All in all the book's probably required reading for serious Fall fans, for it's not without merit & does contain the odd nugget, but really it's a frustrating missed opportunity & frequently dull read. I'll stick with the music from now on.
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on 4 June 2014
First bear in mind im a massive fall fan and I find everything Mark e smith does totally hilarious, but that being, since 50% of the book he spends moaning about people he'll proberly never see again, it gets preety tedious. BUT the other half is great, he talks all kinds of bollocks. actually a lot of its very intresting particulary about his early life and working on the docks. I imagine if youre not a Fall fan you'll just be amazed it got published at all, but it does have the ramshackle charm that youd expect.
Why they called it "Renegade" though I cant imagine. I suppose Hip Preist was taken
I gave 5 stars in the end as im nice.
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on 23 July 2010
There is something of the Bennett monologue about Mark E. Smith. Perhaps the easy familiarity with his listener that comes from recording your own self-important observations, or perhaps simply the fact that our narrator is one of the most unreliable imaginable; in any case the tone and dry humour are alluring, and give this exercise in pub-philosophy and scattered memoir all the readability it may have. Unlike Bennett's men, however, Mark is no so downtrodden and beset by wolves as he likes to believe, (Renegade is a synonym for turncoat) and part of the amusement to be found here is deciphering when he is and is not simply adopting his one-man-against-the-world shtick. Flawed? Sure, as an "autobiography", the text has massive failings, lacking the self-honesty and introspective personal analysis that marks (ahem) the best of the lucrative memoir genre, but you weren't really expecting honesty from Mark E. Smith, right?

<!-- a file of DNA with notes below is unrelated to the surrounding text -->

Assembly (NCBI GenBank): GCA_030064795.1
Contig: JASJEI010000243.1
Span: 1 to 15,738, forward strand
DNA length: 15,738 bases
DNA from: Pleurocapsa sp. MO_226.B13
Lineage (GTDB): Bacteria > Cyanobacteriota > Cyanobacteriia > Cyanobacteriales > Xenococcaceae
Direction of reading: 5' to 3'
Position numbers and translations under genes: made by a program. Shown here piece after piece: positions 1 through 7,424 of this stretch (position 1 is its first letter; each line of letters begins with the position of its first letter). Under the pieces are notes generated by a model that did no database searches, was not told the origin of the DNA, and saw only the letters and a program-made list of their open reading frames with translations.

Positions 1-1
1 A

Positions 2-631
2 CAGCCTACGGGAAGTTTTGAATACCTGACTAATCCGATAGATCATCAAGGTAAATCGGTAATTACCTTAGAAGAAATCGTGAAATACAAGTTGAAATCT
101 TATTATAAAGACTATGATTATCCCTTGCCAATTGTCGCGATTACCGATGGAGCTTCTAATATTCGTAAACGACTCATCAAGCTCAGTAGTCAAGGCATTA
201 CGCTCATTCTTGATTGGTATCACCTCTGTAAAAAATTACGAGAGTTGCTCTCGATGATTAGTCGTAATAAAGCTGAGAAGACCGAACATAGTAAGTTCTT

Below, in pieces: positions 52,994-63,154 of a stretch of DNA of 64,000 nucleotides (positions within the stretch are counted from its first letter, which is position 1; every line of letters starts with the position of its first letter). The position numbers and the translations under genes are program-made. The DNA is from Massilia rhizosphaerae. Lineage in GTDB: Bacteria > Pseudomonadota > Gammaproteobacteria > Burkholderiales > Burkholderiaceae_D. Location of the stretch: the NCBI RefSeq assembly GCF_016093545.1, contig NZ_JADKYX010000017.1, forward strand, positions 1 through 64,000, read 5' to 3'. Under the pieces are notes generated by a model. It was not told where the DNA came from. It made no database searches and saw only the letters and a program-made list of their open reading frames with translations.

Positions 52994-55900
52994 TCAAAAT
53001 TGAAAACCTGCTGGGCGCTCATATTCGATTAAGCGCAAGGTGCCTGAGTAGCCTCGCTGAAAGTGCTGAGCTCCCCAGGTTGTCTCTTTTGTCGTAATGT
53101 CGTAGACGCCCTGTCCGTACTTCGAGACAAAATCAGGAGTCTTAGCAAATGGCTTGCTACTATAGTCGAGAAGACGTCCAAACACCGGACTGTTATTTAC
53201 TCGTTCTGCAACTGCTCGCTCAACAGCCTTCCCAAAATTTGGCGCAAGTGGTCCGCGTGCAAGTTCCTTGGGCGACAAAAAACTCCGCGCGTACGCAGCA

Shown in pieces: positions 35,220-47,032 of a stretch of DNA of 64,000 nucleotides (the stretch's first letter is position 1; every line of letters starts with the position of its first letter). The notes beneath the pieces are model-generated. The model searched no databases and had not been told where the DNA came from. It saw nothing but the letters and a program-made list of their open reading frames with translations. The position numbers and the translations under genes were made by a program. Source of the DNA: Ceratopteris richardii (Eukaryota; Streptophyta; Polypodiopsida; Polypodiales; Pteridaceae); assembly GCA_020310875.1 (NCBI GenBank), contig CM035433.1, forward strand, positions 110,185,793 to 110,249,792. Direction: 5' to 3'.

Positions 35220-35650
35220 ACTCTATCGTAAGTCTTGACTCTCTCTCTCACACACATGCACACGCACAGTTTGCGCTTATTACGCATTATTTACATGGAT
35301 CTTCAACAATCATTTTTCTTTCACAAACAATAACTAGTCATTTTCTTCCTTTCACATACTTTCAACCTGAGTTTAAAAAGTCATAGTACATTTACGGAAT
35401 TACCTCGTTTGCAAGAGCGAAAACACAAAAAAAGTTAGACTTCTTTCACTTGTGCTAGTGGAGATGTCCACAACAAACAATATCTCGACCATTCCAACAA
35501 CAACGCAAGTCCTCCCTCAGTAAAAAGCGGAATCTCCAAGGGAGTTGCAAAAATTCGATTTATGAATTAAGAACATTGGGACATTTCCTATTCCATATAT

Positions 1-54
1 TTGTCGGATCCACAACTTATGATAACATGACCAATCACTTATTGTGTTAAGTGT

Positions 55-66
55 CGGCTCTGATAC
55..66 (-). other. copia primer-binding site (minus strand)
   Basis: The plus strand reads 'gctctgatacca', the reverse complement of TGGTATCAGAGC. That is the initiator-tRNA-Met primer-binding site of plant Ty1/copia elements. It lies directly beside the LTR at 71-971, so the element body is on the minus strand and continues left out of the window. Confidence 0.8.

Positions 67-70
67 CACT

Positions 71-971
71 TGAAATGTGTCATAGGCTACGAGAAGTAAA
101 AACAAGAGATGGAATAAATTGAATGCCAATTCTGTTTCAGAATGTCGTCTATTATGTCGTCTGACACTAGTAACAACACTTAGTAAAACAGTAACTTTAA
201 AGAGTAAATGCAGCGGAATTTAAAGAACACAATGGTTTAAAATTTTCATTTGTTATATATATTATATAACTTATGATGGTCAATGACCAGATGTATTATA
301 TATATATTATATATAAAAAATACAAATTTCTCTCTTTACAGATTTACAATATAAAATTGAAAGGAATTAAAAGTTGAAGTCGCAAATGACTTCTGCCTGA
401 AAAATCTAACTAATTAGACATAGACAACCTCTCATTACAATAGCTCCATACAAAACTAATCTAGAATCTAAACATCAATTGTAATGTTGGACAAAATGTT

What you might have expected, however, given how often Smith likes to remind us how well-read he is, would be some prose originality. Not so, indeed this anecdotal tract is ghostwritten. I am disappointed, Mark. This could have been a wildly interesting experiment in writing, this could have been structured, intelligent storytelling. At the very least it could have been penned by its eccentric drunken subject. Rather it is a collection of transcribed and seemingly only slightly edited interviews, (almost certainly conducted in some drinking establishment or other) so scatty and jumbled you wonder why he even needed a ghostwriter. The only nods to "real" prose come in the form of intermittent "Voices" chapters that dot the text, but these are an extreme superfluity, adding nothing but a heightened sense of the subjects own poet-storyteller pose.

For all its failings, this does seem like the book Smith was always going to produce: a slipshod, bitter, unreliable, funny, readable, irritating and dishonest prose exploration of his own self-image. He is what he is, for better or worse, and so is the memoir he drunkenly pours onto the pavement for Fall-lovers to lap up. It is a testament at least to the overblown Dickensian nature of his own character-caricature that the book is also so compulsively enjoyable. Renegade is also an anagram of Near Edge, and it seems that is always what Mark E. Smith is; never quite close enough to fall, but surely too close for comfort.
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on 18 January 2010